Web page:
Salena Zito of the Pittsburgh Tribune-Review has a headline on her blog asking, "What if Dems have frontrunner, not GOP?" And that Dem would be Obama.

Jim Geraghty at the National Review can't believe how poorly McCain is doing in Arizona. Of course he should have read, ahem, The Post's story the other day about Republicans and immigration in McCain's home state.

[More linky bits to come...]

By Joel Achenbach  |  February 5, 2008; 9:31 PM ET
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Posted by: Boko999 | February 5, 2008 9:49 PM | Report abuse

First! How many delegates do I get?

Son of Carl, yes, I'm the Pan's Labyrinth fanatic. Del Toro might be a bit dark for The Hobbit, but I like his films, the names of which escape me at the moment.

Posted by: mostlylurking | February 5, 2008 9:49 PM | Report abuse

Hope this is a proportional Boodle.

Posted by: mostlylurking | February 5, 2008 9:50 PM | Report abuse

Reposted from last kit:

Super Duper Tsunami Fat Tuesday Report from California Precinct 3510

They are running low on ballots with almost two hours left to vote.

I got there with almost 20 folks ahead of me in line at my precinct. As I left there were 15 folks waiting to sign in.

The Fire Station Apparatus Room was also home to another Precinct which only had five folks in line at any one time. Maybe those folks voted early.

Posted by: Pacifica | February 5, 2008 9:51 PM | Report abuse

Rove on Faux, another good reason (as if one were needed) to never, ever watch that network.

Posted by: Bad Sneakers | February 5, 2008 9:53 PM | Report abuse

Hehehe, Faux, I like that, Sneaks!

An interesting take on the election from the Times of London:

This is a guy who knows his US history...

Posted by: Slyness | February 5, 2008 9:58 PM | Report abuse

How the heck can Rove be on Fox? I just watched "House" on Fox.

Posted by: Curmudgeon | February 5, 2008 10:04 PM | Report abuse

It's not original Slyness, Olbermann uses it all the time, but I do find it a very true play on words. On "Dirty Jobs" they harvested cranberries in Oregon, who knew? The bogs are much bigger there. And now I'm taking another pill and turning in.

Posted by: Bad Sneakers | February 5, 2008 10:06 PM | Report abuse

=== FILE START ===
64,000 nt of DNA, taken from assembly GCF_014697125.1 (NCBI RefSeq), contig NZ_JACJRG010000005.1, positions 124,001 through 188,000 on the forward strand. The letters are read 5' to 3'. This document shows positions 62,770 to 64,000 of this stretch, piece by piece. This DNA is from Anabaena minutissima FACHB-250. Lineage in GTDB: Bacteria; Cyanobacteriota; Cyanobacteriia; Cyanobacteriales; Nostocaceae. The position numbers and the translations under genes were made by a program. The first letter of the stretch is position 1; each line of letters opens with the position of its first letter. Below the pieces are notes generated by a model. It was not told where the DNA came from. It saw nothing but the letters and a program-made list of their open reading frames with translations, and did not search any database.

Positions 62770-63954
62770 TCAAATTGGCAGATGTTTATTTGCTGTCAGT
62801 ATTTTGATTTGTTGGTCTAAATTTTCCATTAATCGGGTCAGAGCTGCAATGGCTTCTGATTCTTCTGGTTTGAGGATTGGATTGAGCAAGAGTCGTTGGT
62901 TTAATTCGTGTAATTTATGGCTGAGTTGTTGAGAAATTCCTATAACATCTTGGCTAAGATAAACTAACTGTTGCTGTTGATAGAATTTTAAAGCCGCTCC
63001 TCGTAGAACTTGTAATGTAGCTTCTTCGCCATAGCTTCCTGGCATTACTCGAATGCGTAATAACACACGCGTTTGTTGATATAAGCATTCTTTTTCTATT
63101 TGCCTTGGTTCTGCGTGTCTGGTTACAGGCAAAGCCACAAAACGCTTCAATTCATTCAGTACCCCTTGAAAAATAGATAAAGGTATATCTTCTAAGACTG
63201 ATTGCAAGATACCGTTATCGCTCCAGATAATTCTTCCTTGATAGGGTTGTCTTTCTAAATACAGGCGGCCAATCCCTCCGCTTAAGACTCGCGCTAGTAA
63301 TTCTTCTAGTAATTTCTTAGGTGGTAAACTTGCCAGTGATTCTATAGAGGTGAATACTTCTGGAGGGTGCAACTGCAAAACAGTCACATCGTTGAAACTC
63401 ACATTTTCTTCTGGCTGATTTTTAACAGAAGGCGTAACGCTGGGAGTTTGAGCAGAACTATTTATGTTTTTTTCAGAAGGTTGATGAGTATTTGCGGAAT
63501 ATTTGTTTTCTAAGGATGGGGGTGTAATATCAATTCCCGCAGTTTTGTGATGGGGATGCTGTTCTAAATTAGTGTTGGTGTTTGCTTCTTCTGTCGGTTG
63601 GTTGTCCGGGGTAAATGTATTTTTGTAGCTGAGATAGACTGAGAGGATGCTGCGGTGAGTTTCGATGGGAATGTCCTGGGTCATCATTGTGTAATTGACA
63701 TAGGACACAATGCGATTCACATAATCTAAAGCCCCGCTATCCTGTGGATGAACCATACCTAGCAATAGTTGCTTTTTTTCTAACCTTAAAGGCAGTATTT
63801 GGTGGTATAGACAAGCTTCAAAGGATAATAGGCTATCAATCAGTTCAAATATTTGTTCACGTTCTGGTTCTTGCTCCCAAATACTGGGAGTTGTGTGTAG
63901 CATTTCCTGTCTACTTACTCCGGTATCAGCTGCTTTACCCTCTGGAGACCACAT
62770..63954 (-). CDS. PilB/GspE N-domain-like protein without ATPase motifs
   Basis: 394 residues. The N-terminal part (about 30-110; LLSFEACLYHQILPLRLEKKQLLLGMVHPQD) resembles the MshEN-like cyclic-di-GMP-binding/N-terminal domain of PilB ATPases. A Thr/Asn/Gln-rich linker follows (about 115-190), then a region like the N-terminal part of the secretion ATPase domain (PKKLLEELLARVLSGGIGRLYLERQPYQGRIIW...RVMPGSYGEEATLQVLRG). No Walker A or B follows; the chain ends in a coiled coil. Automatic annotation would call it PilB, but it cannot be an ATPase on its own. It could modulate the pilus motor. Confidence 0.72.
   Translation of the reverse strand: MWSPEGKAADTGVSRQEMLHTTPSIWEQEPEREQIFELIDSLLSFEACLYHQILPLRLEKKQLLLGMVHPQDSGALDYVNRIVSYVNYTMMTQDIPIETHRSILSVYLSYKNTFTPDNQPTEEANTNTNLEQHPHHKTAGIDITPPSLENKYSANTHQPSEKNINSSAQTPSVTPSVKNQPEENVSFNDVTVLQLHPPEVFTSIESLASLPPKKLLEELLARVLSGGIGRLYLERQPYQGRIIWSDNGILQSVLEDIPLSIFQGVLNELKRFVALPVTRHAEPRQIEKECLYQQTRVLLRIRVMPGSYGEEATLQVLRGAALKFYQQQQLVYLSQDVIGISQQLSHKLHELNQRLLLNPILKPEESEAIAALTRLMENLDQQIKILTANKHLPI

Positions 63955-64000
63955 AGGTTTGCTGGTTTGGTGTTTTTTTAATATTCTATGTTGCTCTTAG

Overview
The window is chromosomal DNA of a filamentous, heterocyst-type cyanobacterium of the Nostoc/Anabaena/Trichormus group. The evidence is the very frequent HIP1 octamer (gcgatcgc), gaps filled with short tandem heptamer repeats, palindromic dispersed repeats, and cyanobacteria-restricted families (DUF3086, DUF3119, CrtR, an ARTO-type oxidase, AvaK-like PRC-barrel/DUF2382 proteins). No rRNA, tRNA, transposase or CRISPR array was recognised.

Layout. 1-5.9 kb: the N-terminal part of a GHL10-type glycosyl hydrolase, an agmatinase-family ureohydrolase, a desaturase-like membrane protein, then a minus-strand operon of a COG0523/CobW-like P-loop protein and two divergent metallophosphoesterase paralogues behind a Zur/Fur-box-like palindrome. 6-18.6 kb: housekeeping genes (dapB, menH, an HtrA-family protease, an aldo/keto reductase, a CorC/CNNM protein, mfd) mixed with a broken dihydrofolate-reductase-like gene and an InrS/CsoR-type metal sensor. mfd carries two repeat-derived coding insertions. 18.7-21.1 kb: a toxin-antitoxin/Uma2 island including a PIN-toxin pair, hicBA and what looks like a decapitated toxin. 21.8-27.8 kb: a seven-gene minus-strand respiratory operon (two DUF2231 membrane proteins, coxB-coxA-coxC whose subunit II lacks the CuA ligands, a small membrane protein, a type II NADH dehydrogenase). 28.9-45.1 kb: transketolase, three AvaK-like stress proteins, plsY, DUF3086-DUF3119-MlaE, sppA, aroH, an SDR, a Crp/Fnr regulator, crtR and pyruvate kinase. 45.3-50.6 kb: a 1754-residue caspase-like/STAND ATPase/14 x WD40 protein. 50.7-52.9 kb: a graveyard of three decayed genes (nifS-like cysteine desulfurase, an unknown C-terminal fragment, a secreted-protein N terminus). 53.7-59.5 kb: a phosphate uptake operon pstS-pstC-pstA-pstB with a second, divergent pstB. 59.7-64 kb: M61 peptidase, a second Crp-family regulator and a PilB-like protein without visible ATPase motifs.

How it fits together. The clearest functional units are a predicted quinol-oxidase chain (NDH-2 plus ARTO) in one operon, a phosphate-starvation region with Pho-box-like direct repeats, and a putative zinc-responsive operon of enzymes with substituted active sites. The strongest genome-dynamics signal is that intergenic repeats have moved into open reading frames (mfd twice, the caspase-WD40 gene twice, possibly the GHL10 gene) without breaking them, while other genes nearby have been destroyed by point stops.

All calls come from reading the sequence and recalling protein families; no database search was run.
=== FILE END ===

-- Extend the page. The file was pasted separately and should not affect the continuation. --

Slyness... great!

Pacifica... thanks for the Boodle on the Street report.

I find it thrilling that next week when I get to vote I'm going to vote for either a woman or an African-American.

Posted by: TBG | February 5, 2008 10:07 PM | Report abuse

Report from 6 precincts that caucused together in far northern MN. Total across the precincts was 15 for Clinton, 10 for Obama, and 1 uncommitted. Knowing everyone in the room tells me that Obama did best with higher income, college grads.

Very interesting night. I was elected as a delegate to the county and state senate district conventions. My chances of being a delegate to the state convention, or national, are somewhere between slim and none since in our county the steelworkers', government employees', and teachers' unions don't let us rural bumpkins advance in a prez election year.

Posted by: frostbitten | February 5, 2008 10:14 PM | Report abuse

MN Public Radio is projecting 110,000 dem caucus goers tonight. Double 2004 and shattering the record of 75,000 set in '68.

Posted by: frostbitten | February 5, 2008 10:21 PM | Report abuse

Exit polls from Nowswhereville, MN caucuses on the border:

My ward had a total of 51 votes. Clinton, 28 and Obama 23. I was bored by a clinton supporter rambling on about Clinton.

I wanted to speak up for Obama, but wound writing it down. My point was: in the last 10 years he has had a better civil rights record than Clinton. He passed a bill to get police to videotape interrogations and confessions in Ill. State senate.
On the other hand, Clinton sponsored an anti-flag burning amendment which is a free speech limitation. This is the age of the Patriot act, passed with a nearly 1/2 democratic congress.

Afterwards, an Obama supporter thanked me for saying that about Obama (she was complaining Hillary was in the pocket of drug companies). It's just too bad I said that after most people had already voted, so it barely made a difference... except for one person.
My mom immediately wrote down Obama after reading what I said out aloud. I think she honestly couldn't decide up to that point.

Anyway, since my ward sends 20+ delegates to the county convention, and there were just 20+ in the room, I wound up being a delegate to the county convention.

Also, somehow I also wound up promising to caucus for Al Franken as well.